Monster Hunter Rise: Can a Handheld Game Ensure an Authentic Console Experience?

Monster Hunter Rise: Can a Handheld Game Ensure an Authentic Console Experience?

Monster Hunter Rise

Monster Hunter is finally back on Nintendo Switch with Monster Hunter Rise, a whole new chapter that many count among the best of the series. This is the first 3D experience built on the powerful RE Engine to arrive on Nintendo's hybrid console and shows what can be done with that graphics engine on notoriously more limited hardware. This new incarnation of Monster Hunter combines some of the elements that made portable episodes of the past famous with some of the innovations introduced by the excellent World. The trade-offs are obvious but the results are impressive.

The series first appeared on the PlayStation 2 and found its biggest hit on the PSP before moving on to Nintendo platforms such as Wii, Wii U and 3DS but it has always maintained a 'segmented' game world approach: until the arrival of Monster Hunter World, each area of ​​the map was divided into smaller and numbered portions. During the fight the monsters could move between one zone and another and the player had to follow them after seeing a short loading screen. It was an intelligent solution but it was certainly dictated by the limitations of the reference hardware: for this reason the arrival of World represented a radical change in design. Since the game would land on PS4, Xbox One and PC, Capcom was able to develop a more ambitious game in which arenas were no longer broken by uploads and appeared as a single seamless world. Obviously the villages were still located in separate places but, once inside the hunting area, the exploration took place without any interruption.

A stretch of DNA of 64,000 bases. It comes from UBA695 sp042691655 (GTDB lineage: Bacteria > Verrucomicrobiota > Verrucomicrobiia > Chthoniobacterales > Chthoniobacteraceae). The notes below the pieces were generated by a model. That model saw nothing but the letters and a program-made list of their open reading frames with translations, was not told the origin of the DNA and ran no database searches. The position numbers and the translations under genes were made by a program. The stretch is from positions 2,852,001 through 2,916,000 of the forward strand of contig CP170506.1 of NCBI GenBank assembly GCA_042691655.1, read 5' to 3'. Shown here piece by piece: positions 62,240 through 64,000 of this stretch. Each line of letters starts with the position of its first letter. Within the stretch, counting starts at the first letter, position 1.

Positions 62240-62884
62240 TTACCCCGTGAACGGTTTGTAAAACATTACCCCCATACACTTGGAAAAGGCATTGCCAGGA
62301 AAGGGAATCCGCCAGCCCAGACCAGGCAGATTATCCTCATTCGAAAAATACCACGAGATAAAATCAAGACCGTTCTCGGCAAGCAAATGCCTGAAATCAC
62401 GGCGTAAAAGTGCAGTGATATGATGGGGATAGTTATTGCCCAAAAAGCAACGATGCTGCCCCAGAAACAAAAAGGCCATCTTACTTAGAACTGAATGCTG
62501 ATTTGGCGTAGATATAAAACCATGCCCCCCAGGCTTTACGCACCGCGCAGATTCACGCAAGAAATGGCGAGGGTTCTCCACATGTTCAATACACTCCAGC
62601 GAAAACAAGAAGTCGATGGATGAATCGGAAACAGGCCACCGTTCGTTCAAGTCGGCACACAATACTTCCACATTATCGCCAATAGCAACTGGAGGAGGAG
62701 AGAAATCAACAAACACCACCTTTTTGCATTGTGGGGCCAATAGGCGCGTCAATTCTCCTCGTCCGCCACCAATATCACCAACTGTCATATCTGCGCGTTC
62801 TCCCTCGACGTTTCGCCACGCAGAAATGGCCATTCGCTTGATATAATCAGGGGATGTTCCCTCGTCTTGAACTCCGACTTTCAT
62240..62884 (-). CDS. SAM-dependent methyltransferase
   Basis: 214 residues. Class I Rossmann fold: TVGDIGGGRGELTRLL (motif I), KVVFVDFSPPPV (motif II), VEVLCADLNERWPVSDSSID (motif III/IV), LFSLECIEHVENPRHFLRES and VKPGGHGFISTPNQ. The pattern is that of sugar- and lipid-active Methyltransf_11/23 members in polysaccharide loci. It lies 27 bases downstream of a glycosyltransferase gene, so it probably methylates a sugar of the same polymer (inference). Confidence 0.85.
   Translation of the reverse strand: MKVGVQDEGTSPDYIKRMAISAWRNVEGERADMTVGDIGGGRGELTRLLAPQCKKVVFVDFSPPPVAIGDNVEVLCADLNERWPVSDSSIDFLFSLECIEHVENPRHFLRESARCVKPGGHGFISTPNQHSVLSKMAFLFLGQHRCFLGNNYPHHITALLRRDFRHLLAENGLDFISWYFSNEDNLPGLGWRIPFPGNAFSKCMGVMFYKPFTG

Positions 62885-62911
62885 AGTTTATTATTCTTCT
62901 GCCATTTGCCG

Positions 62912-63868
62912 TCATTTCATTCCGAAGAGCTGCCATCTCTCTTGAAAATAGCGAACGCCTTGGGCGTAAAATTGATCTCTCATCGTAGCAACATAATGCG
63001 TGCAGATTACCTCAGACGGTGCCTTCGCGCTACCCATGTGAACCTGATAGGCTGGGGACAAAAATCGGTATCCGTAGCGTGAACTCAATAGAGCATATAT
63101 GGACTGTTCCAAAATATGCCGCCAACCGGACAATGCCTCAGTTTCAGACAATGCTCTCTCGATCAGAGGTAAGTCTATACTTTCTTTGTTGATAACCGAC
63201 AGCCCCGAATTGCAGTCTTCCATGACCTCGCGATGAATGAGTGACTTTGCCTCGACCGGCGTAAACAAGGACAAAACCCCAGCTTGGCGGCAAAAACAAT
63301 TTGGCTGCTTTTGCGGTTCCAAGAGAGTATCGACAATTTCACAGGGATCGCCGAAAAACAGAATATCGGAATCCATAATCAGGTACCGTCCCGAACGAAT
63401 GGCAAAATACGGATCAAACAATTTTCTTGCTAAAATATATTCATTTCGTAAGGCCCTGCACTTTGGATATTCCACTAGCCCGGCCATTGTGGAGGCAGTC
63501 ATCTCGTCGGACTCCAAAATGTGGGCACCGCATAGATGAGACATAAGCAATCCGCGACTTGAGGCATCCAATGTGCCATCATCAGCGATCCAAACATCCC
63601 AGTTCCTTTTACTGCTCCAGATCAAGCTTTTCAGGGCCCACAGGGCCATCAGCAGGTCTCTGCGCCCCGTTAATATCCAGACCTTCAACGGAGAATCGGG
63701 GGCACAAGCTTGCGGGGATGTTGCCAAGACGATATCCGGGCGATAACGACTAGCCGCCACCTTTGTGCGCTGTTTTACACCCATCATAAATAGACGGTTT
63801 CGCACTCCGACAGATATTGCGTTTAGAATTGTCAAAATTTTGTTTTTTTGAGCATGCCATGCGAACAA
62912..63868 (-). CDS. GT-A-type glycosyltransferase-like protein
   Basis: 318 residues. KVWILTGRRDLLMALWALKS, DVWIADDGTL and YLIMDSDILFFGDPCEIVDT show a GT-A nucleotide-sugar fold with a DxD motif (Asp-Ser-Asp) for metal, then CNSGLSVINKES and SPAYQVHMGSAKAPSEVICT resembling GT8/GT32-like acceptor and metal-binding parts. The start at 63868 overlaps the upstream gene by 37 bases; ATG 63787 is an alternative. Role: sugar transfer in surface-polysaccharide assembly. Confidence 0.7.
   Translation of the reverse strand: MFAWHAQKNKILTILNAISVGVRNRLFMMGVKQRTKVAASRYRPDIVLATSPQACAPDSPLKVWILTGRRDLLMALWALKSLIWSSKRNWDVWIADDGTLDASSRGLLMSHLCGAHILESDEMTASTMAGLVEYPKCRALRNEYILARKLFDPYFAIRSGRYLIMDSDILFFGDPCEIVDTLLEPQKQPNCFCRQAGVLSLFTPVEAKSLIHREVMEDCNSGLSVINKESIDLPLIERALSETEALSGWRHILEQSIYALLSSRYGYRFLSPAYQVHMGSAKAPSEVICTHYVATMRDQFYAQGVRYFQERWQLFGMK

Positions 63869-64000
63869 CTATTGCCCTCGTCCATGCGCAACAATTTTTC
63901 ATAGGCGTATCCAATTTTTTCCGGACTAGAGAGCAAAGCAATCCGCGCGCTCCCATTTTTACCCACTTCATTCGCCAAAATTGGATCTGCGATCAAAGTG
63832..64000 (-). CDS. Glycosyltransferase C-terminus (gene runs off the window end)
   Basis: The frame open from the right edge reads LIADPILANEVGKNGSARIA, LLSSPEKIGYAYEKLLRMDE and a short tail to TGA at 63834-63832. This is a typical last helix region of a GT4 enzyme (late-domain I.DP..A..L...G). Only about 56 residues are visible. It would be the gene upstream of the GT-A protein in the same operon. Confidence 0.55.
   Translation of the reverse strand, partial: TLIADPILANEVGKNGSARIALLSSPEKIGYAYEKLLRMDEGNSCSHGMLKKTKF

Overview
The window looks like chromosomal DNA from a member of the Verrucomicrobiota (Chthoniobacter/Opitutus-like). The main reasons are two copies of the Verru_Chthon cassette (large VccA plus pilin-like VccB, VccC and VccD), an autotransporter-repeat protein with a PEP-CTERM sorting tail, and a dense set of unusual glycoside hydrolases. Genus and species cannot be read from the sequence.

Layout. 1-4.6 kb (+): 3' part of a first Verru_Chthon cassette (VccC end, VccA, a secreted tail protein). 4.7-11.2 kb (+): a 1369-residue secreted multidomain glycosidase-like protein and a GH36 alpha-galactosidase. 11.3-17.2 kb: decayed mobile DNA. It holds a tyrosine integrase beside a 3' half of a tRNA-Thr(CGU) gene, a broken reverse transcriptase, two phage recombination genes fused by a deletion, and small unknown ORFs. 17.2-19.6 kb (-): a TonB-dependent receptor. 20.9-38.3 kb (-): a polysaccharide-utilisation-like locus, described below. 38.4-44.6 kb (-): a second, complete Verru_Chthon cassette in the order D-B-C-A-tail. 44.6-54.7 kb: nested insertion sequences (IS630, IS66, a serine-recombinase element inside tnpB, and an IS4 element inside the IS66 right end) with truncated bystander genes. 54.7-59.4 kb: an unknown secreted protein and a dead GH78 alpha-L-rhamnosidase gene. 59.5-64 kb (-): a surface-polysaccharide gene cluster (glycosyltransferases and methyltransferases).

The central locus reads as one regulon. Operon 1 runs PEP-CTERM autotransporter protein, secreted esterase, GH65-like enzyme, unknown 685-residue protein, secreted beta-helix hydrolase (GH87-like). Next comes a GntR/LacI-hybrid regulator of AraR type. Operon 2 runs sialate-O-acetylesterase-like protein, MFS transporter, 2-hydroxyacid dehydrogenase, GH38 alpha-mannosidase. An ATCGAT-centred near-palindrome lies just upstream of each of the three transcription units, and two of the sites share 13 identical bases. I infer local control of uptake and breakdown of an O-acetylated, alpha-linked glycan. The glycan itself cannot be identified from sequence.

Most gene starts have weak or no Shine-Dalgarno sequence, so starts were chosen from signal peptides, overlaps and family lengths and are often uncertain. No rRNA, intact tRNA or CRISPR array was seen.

All of this brings us to the recent release of Monster Hunter Rise. From the outset it seems clear that a simple port of World has never been an option: Rise uses the new RE Engine instead of the classic MT Framework. This means that we are faced with an experience built from scratch specifically for Nintendo Switch but maintaining the open world seen in the previous iteration of the brand. The environments continue to be large and articulated while the new mechanics of the 'Bugs-Thread' allows you to navigate the maps in a more fluid and faster than ever.

The video analysis of the new Monster Hunter Rise for Nintendo Switch .

Watch on YouTube. The overall level of detail obviously remains lower than in Monster Hunter World and it's easy to notice some `` flat textured surfaces '' in different areas due to limited foliage coverage but it's a presentation that works, overall. The Kamura village area is much smaller and is certainly one of the most beautiful places in the game thanks to a splendid use of backgrounds which gives what is a simple gaming hub a wonderful aesthetic. It is also good to consider that this goal has been achieved despite some features of the RE Engine have been used in a limited way. The bokeh effect, for example, would have been too resource intensive during gameplay but it appears in in-engine footage.

Image quality is all in all acceptable but is quite different from what we are used to to see on the market these days as the title completely ignores any kind of anti-aliasing to deliver a sharper but more 'fuzzy' look. In docked mode connected to the TV, Monster Hunter Rise is rendered at a resolution set at 1344x756 pixels while in portability it drops to 960x540, slightly less than the native resolution of the PS Vita screens. Either way it's a nice game to watch: nothing amazing if we think of modern standards but it's still a well packaged product for the reference platform and that's the most important thing.